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Mind and Body

Camping may help retrain your body rhythm

It’s no surprise that without electricity, we’d all hit the hay a lot earlier – but a new study has found just how much electric lighting affects our sleep wake cycles. The study, published online in the journal Current Biology, also found that all it takes is a week of camping in the great outdoors to synch your body to the rising and setting of the sun.

Research has shown that our bodies are most in synch with the environment when we’re exposed to a lot of natural light during the day and not exposed to artificial light at night. The daylight keeps our circadian rhythm “entrained” to the sun’s rhythms. When the sun sets, it then triggers the release of melatonin, which makes us sleepy. But since we spend most of our days indoors, we’re not getting enough sun exposure to adequately entrain our circadian rhythm. We bask in electric lights and the glow of the TV and our bright devices at night, which delay the release of melatonin.

Researchers at the University of Colorado at Boulder monitored eight adults for one week as they went about their normal lives. The subjects wore wrist monitors to record their light exposure and activity, as well as to show when they were sleeping.

At the end of the week, the researchers measured melatonin levels, which typically rise in the evening and fall in the morning. They then made the same measurements during a second week when the eight people went camping in Colorado. Campers were exposed only to sunlight and the glow of a campfire; no flashlights or personal devices were allowed.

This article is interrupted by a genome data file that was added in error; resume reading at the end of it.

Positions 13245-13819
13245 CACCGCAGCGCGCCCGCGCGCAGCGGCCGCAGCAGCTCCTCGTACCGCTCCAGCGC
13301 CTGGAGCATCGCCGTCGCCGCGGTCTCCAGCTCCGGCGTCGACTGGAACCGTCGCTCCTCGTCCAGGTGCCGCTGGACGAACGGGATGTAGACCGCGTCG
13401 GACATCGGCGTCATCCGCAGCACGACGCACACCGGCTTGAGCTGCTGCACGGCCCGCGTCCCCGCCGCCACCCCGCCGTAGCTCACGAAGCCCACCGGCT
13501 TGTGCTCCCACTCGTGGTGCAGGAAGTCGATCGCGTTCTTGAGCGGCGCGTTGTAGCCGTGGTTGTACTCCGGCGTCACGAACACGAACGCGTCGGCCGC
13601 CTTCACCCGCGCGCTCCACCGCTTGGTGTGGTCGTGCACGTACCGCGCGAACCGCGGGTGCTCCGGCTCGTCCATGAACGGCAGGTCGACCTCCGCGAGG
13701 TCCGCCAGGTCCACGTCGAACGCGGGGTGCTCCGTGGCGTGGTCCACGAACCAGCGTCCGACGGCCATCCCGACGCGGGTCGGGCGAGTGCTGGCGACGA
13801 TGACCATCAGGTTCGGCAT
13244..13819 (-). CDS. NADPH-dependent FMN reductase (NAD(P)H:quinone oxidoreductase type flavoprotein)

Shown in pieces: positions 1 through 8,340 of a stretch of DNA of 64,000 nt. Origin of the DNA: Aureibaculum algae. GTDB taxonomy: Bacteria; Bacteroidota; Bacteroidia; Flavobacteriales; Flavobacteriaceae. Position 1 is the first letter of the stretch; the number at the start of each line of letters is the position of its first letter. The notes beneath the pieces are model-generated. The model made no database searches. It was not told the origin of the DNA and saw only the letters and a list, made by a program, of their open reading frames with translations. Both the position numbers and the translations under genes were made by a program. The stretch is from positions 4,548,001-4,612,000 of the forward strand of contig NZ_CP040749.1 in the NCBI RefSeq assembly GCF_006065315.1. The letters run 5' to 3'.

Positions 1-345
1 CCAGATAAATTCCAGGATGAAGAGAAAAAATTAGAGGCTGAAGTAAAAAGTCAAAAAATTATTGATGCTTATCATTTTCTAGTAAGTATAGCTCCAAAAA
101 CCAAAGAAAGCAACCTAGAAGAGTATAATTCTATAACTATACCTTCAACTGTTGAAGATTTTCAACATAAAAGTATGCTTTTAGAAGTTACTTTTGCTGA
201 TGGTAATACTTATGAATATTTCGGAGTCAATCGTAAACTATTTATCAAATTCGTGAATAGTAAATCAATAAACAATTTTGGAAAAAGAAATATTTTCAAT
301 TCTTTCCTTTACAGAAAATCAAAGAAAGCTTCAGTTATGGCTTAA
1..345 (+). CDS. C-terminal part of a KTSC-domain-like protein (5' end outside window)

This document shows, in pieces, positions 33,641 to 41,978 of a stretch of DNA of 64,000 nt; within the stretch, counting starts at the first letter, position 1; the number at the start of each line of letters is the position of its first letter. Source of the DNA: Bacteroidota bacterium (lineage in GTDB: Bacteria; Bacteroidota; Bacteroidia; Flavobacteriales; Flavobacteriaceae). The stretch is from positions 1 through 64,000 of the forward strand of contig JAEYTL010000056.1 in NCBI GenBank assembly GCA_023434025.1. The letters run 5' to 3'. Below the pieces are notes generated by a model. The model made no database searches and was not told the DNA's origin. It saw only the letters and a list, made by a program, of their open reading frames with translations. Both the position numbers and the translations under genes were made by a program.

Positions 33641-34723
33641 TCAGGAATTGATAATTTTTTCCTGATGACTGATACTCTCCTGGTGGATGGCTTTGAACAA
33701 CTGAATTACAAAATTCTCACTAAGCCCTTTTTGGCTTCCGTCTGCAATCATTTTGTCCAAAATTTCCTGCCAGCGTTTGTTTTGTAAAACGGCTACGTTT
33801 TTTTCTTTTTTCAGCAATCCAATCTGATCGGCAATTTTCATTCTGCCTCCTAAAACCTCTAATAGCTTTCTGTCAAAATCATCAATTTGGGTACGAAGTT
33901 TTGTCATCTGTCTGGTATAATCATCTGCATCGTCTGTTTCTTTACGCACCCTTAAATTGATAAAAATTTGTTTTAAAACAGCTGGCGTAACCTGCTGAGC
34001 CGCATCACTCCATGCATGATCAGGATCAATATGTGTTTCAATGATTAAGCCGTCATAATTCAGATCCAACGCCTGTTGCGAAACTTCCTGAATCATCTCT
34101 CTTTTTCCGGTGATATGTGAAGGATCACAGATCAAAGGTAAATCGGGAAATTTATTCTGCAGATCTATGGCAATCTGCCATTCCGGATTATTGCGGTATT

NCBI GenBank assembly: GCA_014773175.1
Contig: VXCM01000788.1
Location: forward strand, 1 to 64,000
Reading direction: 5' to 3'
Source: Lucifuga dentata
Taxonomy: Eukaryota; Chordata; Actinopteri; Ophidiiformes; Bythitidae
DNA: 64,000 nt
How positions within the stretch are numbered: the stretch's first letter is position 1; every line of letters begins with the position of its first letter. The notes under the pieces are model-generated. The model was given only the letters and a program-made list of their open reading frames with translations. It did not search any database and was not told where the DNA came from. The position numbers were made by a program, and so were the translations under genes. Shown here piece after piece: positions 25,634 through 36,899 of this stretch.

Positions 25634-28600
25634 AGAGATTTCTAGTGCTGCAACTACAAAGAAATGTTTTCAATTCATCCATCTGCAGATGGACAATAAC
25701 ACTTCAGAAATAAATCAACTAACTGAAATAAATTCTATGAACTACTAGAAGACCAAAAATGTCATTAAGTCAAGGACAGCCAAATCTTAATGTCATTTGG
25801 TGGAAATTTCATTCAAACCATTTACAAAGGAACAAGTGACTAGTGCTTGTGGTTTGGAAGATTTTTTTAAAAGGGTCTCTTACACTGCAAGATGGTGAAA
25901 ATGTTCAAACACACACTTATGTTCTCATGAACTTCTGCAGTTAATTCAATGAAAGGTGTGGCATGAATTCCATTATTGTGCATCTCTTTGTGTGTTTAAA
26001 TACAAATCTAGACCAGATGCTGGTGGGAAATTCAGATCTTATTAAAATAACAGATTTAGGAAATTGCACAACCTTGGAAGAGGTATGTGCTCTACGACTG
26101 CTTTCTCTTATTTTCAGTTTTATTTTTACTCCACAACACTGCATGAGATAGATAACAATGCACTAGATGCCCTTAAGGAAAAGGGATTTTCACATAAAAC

During the camping trip, subjects were exposed to four times the intensity of light than they were in their everyday lives.  That caused their “biological nighttime,” to begin near sunset and end near sunrise. They were perfectly in synch with nature, and that was true for both night owls and morning larks.

“What we found is that natural light-dark cycles provide a strong signal that reduces the differences that we see among people—night owls and early birds—dramatically,” said Kenneth Wright, the lead author of the study.

Their melatonin levels showed that their nighttime rhythms started about two hours later during their “normal’ week than it did during their week of camping. People tended to stay up until after midnight in their normal week and to wake up around 8:00 a.m. They actually woke up before their biological night had ended, meaning that they’d feel groggy upon waking, because their melatonin levels hadn’t decreased adequately.

"By increasing our exposure to sunlight and reducing our exposure to electrical lighting at night, we can turn our internal clock and sleep times back and likely make it easier to awaken and be alert in the morning," said Wright.

The researchers were surprised at how quickly the subjects’ body clocks returned to normal.

"What's remarkable is how, when we're exposed to natural sunlight, our clocks perfectly become in synch in less than a week to the solar day," said Wright.

If you do go camping this summer, turn off your lanterns and flashlights at night and just enjoy the flicker of the fire. If camping isn’t in your summer plans, try to expose yourself to more sunlight in the morning by going for a morning walk or run – and get outside for lunch. In the evening, keep lights low at home and reduce the use of screens before bed. You can also turn the brightness setting of computer screens and personal devices to the lowest setting.

Laurie Tarkan is an award-winning health journalist whose work appears in the New York Times, among other national magazines and websites. She blogs about the Affordable Care Act for the WellBeeFile. Follow her on Twitter and Facebook.